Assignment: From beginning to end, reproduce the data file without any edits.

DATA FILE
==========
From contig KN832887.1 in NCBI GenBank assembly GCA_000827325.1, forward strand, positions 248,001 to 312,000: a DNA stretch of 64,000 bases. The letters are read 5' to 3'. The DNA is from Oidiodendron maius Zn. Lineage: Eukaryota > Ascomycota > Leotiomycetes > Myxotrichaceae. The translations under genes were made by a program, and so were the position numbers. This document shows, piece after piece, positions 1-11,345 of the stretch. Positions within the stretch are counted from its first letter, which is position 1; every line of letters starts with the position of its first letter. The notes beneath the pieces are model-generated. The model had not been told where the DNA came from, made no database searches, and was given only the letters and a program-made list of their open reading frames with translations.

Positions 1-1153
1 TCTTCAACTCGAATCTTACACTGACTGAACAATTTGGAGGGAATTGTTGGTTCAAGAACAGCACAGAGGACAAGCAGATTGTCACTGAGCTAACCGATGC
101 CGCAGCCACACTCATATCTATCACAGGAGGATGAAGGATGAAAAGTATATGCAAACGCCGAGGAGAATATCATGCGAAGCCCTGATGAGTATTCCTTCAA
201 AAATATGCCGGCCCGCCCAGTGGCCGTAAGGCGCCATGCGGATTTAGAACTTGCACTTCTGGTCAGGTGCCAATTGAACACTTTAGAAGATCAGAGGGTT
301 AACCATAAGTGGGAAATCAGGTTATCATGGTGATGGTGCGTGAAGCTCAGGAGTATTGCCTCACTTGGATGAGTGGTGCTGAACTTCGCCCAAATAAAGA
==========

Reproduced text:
From contig KN832887.1 in NCBI GenBank assembly GCA_000827325.1, forward strand, positions 248,001 to 312,000: a DNA stretch of 64,000 bases. The letters are read 5' to 3'. The DNA is from Oidiodendron maius Zn. Lineage: Eukaryota > Ascomycota > Leotiomycetes > Myxotrichaceae. The translations under genes were made by a program, and so were the position numbers. This document shows, piece after piece, positions 1-11,345 of the stretch. Positions within the stretch are counted from its first letter, which is position 1; every line of letters starts with the position of its first letter. The notes beneath the pieces are model-generated. The model had not been told where the DNA came from, made no database searches, and was given only the letters and a program-made list of their open reading frames with translations.

Positions 1-1153
1 TCTTCAACTCGAATCTTACACTGACTGAACAATTTGGAGGGAATTGTTGGTTCAAGAACAGCACAGAGGACAAGCAGATTGTCACTGAGCTAACCGATGC
101 CGCAGCCACACTCATATCTATCACAGGAGGATGAAGGATGAAAAGTATATGCAAACGCCGAGGAGAATATCATGCGAAGCCCTGATGAGTATTCCTTCAA
201 AAATATGCCGGCCCGCCCAGTGGCCGTAAGGCGCCATGCGGATTTAGAACTTGCACTTCTGGTCAGGTGCCAATTGAACACTTTAGAAGATCAGAGGGTT
301 AACCATAAGTGGGAAATCAGGTTATCATGGTGATGGTGCGTGAAGCTCAGGAGTATTGCCTCACTTGGATGAGTGGTGCTGAACTTCGCCCAAATAAAGA